President-elect Barack Obama wants the country to stop breaking foreclosure records.

In a letter to Congressional leaders released yesterday, a top economic adviser to Obama said the incoming administration plans to spend $50 billion to $100 billion on a “sweeping effort to address the foreclosure crisis.” Last year, more than 2.3 American homeowners went into foreclosure—an 81 percent increase compared to the previous year. It’s a serious problem for the overall economy as well as new-home builders, who are finding it nearly impossible to compete against the volume and lower prices of foreclosed homes currently for sale.

To address the issue, Obama and his advisors plan to “implement smart, aggressive policies to reduce the number of preventable foreclosures by helping to reduce mortgage payments for economically stressed but responsible homeowners, while also reforming our bankruptcy laws and strengthening existing housing initiatives like Hope for Homeowners,” according to the letter signed by Lawrence R. Summers, Obama’s director-designate to the National Economic Council.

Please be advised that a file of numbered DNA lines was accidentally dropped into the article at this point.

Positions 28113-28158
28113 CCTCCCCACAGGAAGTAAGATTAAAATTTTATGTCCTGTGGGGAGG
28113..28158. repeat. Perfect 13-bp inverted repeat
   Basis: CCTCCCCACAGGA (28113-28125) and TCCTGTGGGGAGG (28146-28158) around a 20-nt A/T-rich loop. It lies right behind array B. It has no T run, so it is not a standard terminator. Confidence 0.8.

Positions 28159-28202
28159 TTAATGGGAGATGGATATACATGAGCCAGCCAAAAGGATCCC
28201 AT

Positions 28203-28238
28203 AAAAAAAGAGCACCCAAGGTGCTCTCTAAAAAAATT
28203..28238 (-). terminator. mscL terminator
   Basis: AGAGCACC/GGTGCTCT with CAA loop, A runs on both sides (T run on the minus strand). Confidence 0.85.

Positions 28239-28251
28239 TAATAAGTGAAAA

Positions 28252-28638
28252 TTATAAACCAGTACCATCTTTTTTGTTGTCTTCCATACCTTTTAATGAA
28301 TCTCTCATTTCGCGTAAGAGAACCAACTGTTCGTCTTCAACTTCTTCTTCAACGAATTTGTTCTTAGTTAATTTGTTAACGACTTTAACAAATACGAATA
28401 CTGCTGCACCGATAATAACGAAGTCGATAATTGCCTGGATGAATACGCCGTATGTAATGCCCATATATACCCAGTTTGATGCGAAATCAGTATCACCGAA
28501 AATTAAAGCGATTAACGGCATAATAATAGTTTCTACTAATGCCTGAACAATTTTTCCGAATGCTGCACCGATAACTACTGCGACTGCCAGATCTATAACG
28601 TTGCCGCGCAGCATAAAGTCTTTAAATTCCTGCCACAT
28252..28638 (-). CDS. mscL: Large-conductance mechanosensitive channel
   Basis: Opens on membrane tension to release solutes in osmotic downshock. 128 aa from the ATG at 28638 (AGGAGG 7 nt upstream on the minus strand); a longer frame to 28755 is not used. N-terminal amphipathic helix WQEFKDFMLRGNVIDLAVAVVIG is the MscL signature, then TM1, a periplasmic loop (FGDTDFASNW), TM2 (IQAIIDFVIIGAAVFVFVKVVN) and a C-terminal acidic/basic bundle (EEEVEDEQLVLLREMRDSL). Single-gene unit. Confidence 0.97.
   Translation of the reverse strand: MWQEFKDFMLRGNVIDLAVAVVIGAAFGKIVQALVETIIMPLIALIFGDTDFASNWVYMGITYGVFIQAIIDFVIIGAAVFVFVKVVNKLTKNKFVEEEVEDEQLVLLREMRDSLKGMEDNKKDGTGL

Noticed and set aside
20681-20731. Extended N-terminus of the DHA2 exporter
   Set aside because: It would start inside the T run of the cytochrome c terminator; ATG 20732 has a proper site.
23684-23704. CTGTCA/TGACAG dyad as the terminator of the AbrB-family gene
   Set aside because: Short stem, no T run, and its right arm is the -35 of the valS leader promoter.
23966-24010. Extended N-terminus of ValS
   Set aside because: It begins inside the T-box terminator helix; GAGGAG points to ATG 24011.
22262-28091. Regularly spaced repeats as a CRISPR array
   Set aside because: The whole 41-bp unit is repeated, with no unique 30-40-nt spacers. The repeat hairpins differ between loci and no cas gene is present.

Congress created the $300 billion Hope for Homeowners program last summer, as part of the housing rescue bill. But the effort, intended to assist 400,000 homeowners, has only received several hundred applications, due to the reluctance of lenders to participate and the complex financial relationships involved in most mortgages today.

Summers also noted that financial institutions receiving money from $700 billion bailout “will be required to implement mortgage foreclosure mitigation programs” in his letter. Many major banks have introduced some sort of effort to help troubled borrowers; Citigroup, for example, has been reaching out to loan holders and recently agreed to allow bankruptcy judges reduce principal amounts on mortgages for borrowers. Citi has received $45 billion thus far from the Emergency Economic Stabilization Act.

Alison Rice is senior editor, online, at BUILDER magazine.